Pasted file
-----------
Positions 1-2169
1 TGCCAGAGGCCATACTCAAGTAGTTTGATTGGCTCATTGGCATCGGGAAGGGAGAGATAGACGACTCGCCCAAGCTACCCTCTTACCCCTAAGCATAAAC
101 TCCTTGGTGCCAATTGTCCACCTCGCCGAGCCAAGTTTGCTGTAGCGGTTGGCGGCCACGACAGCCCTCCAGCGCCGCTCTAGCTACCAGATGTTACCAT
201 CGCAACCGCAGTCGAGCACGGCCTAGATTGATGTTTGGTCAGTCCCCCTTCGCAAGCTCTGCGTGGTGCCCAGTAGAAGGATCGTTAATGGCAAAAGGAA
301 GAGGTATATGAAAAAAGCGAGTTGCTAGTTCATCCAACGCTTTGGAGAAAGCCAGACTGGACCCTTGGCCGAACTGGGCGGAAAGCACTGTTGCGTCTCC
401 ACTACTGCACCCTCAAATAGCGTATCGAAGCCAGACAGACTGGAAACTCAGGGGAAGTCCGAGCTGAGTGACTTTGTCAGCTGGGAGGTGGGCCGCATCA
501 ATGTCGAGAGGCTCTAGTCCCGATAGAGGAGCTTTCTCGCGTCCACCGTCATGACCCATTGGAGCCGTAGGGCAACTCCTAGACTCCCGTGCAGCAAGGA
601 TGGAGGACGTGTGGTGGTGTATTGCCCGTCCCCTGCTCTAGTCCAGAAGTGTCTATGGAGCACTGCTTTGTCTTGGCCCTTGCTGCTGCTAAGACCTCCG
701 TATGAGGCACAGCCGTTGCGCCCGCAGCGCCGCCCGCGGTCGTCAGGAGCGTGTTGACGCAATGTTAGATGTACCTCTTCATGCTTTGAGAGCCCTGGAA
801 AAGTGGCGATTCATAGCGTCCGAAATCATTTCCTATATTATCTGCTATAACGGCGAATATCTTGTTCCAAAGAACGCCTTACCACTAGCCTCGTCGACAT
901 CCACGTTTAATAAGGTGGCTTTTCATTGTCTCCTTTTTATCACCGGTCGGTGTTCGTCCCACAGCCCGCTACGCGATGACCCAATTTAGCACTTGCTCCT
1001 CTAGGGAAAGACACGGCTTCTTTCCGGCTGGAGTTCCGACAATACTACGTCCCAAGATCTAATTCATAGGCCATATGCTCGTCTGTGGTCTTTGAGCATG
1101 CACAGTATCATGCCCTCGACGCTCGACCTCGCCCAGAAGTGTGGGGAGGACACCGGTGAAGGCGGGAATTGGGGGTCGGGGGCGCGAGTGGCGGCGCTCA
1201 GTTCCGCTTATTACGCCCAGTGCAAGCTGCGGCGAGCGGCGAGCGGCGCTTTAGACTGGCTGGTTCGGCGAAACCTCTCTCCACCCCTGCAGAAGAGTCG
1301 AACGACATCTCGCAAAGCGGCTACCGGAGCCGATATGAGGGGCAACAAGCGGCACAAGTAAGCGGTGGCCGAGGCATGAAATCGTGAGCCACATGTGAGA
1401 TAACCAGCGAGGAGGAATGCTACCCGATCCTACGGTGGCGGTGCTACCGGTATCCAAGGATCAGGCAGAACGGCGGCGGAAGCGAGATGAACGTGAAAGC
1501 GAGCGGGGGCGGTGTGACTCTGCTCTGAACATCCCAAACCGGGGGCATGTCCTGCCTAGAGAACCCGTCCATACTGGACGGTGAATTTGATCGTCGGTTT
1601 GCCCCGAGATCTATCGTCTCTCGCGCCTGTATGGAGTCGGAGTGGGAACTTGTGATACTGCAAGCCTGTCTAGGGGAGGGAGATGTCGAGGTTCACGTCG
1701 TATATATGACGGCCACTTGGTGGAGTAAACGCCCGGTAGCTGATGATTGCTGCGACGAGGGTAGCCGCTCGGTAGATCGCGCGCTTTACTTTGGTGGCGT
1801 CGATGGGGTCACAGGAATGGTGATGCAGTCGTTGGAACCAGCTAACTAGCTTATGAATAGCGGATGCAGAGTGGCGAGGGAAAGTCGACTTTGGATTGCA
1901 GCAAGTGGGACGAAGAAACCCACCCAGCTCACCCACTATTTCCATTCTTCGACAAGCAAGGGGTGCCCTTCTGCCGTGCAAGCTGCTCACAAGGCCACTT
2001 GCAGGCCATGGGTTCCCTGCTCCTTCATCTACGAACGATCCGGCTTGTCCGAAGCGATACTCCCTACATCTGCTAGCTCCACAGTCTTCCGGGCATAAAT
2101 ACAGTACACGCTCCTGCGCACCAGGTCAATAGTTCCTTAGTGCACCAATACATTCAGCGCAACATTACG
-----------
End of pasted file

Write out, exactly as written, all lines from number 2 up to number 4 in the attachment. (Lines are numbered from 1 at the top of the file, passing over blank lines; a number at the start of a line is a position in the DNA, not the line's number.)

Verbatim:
1 TGCCAGAGGCCATACTCAAGTAGTTTGATTGGCTCATTGGCATCGGGAAGGGAGAGATAGACGACTCGCCCAAGCTACCCTCTTACCCCTAAGCATAAAC
101 TCCTTGGTGCCAATTGTCCACCTCGCCGAGCCAAGTTTGCTGTAGCGGTTGGCGGCCACGACAGCCCTCCAGCGCCGCTCTAGCTACCAGATGTTACCAT
201 CGCAACCGCAGTCGAGCACGGCCTAGATTGATGTTTGGTCAGTCCCCCTTCGCAAGCTCTGCGTGGTGCCCAGTAGAAGGATCGTTAATGGCAAAAGGAA